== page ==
Spending and budgeting during retirement

Budgeting during retirement can be difficult. Here are the big steps people should pay more attention to.

Retired couple enjoying travel retirement milestone, walking on the beach

Setting (and sticking to) a budget, monitoring income and establishing savings are three of the basics of building a sound financial equation for adulthood. But when it comes to post-work years, many people are unsure of how to tackle budgeting for retirement. They're no longer earning a salary and instead are dependent on retirement savings. They want to enjoy post-work freedom but may not be sure how to balance spending on travel, hobbies and more with all of their retirement savings. All of that translates into lots of questions around retirement spending strategies.

What milestones can the almost-retired and already-retired make to enjoy retirement to the fullest — and create a retirement budget they can live with?

Retirement milestone #1: Establish a retirement budget and boost savings

Sounds basic, of course, but budgeting really never stops and is particularly important during retirement when income streams may be more limited. In addition, retirement opens lots of windows for travel, hobbies and volunteering, so it's important to create retirement spending strategies that allocate income for extra pursuits as well as basic needs (e.g., housing, insurance, etc.) that never go away. For those who can clearly see retirement on the horizon, age 50 and above is a good time to boost retirement savings, thanks to the catch-up provision that allows bigger contributions to IRAs and 401(k)s.

Retirement milestone #2: Withdraw from retirement funds

A revolutionary shift in how we save for retirement began in 1980, after Congress enacted 401(k) legislation. Today's retirees are the first to have to determine how to draw from 401(k)s and IRAs as they figure out how to make a retirement budget and provide themselves with a stream of income in retirement, says Geoffrey Sanzenbacher, associate director of research at the Center for Retirement Research at Boston College. In a 2019 poll, 79 percent of retirees said they didn't have the investment skills to ensure that their retirement savings would last throughout retirement.

As a result, many of today's retirees appear to be doing too little to use the savings they've accumulated, Sanzenbacher says: "We used to worry that people with 401(k)s would spend all the money. But what we're seeing is that, if anything, they don't draw down enough." The reason — "It's a complicated decision to draw money out of a big pile," he says. "And it's not something people have ever done before. They've spent their whole lives trying to avoid that."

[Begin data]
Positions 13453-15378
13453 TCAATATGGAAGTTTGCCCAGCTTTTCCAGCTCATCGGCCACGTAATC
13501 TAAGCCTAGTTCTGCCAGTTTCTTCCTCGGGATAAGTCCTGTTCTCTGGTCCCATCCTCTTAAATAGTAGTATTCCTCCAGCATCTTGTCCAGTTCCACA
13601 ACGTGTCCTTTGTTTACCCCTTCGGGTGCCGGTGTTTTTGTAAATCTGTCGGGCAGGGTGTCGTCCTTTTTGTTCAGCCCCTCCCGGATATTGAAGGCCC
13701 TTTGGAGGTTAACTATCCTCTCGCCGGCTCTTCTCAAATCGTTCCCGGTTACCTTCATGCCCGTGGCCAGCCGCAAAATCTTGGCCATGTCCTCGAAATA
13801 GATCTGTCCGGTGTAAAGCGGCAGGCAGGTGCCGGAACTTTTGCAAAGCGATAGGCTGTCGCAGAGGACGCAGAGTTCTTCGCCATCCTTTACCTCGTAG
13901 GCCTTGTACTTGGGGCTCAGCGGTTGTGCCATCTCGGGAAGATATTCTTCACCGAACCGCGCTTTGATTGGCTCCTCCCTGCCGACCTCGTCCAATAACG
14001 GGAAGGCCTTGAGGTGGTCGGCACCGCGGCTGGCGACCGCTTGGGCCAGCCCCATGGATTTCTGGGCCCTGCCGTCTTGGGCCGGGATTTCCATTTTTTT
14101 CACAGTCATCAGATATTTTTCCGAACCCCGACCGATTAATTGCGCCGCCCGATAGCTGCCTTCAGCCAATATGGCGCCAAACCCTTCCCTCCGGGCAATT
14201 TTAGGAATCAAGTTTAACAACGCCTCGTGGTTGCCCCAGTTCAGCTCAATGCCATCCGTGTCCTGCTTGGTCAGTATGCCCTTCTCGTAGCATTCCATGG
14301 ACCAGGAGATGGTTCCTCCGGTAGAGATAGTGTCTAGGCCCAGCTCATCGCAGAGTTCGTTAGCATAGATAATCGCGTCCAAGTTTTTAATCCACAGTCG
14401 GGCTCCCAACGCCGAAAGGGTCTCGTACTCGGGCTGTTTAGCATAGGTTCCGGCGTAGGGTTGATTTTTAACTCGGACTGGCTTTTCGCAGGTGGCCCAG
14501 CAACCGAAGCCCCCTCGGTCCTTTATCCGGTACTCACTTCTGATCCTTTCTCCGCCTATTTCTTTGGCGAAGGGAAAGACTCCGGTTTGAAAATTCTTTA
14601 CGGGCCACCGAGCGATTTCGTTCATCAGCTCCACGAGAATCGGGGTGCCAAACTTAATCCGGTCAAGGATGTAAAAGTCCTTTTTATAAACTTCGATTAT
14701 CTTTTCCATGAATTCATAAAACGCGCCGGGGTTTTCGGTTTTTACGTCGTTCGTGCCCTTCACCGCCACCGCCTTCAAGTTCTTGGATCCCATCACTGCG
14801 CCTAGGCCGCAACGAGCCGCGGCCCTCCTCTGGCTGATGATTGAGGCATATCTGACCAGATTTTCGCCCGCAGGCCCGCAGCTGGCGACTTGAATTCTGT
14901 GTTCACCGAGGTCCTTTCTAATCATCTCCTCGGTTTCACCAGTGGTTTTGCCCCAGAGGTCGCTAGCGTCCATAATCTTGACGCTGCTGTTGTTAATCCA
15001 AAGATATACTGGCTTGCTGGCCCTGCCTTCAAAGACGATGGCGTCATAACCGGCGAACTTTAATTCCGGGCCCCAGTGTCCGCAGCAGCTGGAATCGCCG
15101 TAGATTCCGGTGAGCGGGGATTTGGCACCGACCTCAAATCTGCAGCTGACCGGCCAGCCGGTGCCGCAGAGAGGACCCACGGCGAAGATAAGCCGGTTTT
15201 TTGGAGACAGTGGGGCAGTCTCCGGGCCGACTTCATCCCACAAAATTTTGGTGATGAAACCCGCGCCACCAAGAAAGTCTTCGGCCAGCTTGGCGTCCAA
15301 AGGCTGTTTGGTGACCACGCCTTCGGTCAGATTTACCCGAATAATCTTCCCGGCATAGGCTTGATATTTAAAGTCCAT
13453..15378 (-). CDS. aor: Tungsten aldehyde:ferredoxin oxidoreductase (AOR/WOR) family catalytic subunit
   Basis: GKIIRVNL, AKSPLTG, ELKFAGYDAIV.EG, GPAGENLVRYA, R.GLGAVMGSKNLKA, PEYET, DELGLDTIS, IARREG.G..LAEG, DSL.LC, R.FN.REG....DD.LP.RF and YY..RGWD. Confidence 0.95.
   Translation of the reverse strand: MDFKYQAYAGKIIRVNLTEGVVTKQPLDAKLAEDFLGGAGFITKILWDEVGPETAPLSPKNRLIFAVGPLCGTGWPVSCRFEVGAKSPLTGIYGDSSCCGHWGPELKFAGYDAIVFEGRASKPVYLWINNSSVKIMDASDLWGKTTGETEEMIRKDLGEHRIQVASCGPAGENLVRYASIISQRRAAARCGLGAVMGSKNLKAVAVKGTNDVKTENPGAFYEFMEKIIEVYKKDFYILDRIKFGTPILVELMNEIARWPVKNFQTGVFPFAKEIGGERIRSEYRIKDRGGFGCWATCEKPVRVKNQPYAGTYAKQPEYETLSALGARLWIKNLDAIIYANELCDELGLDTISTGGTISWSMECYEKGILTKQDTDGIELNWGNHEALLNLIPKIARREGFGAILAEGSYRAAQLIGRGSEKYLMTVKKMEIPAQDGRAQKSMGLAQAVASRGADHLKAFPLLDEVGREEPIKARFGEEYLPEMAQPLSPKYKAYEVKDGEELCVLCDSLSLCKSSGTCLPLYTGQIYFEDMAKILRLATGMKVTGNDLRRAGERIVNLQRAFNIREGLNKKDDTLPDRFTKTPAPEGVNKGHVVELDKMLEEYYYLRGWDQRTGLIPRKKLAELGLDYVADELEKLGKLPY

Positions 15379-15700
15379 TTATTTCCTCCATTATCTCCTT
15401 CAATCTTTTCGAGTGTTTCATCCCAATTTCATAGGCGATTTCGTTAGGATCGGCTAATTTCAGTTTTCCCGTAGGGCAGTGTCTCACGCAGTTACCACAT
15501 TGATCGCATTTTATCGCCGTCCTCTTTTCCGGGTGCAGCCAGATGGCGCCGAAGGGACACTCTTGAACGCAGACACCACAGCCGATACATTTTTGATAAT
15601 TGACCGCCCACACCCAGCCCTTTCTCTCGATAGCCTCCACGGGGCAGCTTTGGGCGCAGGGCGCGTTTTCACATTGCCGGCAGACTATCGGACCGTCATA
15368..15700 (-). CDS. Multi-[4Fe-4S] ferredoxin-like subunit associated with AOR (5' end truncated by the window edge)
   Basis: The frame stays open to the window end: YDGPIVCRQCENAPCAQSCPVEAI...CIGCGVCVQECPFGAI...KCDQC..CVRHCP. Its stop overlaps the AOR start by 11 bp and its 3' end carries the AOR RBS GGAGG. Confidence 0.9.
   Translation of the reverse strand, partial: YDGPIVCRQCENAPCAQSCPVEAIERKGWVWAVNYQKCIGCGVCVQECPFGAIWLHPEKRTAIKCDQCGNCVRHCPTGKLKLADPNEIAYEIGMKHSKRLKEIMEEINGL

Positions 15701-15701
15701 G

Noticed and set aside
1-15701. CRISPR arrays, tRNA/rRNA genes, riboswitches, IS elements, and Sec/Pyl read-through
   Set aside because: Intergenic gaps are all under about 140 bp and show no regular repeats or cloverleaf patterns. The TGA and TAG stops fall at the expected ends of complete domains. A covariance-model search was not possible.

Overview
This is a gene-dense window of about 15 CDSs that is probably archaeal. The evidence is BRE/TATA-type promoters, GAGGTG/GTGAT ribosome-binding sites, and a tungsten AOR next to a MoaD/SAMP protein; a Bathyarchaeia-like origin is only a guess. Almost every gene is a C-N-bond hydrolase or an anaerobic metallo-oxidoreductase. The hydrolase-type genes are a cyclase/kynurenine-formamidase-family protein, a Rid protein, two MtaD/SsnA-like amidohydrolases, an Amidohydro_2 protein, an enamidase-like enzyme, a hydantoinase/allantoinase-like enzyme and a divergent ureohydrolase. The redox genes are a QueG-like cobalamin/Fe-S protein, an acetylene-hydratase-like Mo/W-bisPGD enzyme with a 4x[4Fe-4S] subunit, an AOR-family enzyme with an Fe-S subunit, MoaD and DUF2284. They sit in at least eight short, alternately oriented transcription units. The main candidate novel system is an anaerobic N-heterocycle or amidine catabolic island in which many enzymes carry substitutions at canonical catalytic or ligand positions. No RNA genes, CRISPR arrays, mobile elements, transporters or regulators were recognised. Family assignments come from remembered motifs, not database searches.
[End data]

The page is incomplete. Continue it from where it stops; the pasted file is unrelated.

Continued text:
One option, Sanzenbacher says: When you turn 65 and sign up for Medicare, also make a retirement budget that determines an amount from your savings to shift into annuities that will pay out like a salary. "I'd do it as a set-it-and-forget-it kind of thing," he says.

And while the percentage will vary depending on your lifestyle, your savings, your health and other factors, one option would be placing a portion of your retirement savings in annuities for day-to-day living and investing the rest as a hedge against health issues you might need to pay for down the road.

Retirement milestone #3: Withdraw from Social Security

Generally, you can start your withdrawals as early as age 62. However, doing so means that you'll reduce your benefits — permanently. If you wait a few years — until your full retirement age — there is no reduction in benefits. In fact, every year that you wait past age 62 significantly increases your benefit level. For example, waiting until age 66 increases your benefits by 27.5 percent, but delaying until age 70 boosts that by a whopping 76 percent.

The information in this article was obtained from various sources not associated with State Farm® (including State Farm Mutual Automobile Insurance Company and its subsidiaries and affiliates). While we believe it to be reliable and accurate, we do not warrant the accuracy or reliability of the information. State Farm is not responsible for, and does not endorse or approve, either implicitly or explicitly, the content of any third party sites that might be hyperlinked from this page. The information is not intended to replace manuals, instructions or information provided by a manufacturer or the advice of a qualified professional, or to affect coverage under any applicable insurance policy. These suggestions are not a complete list of every loss control measure. State Farm makes no guarantees of results from use of this information.

Neither State Farm nor its agents provide tax or legal advice.

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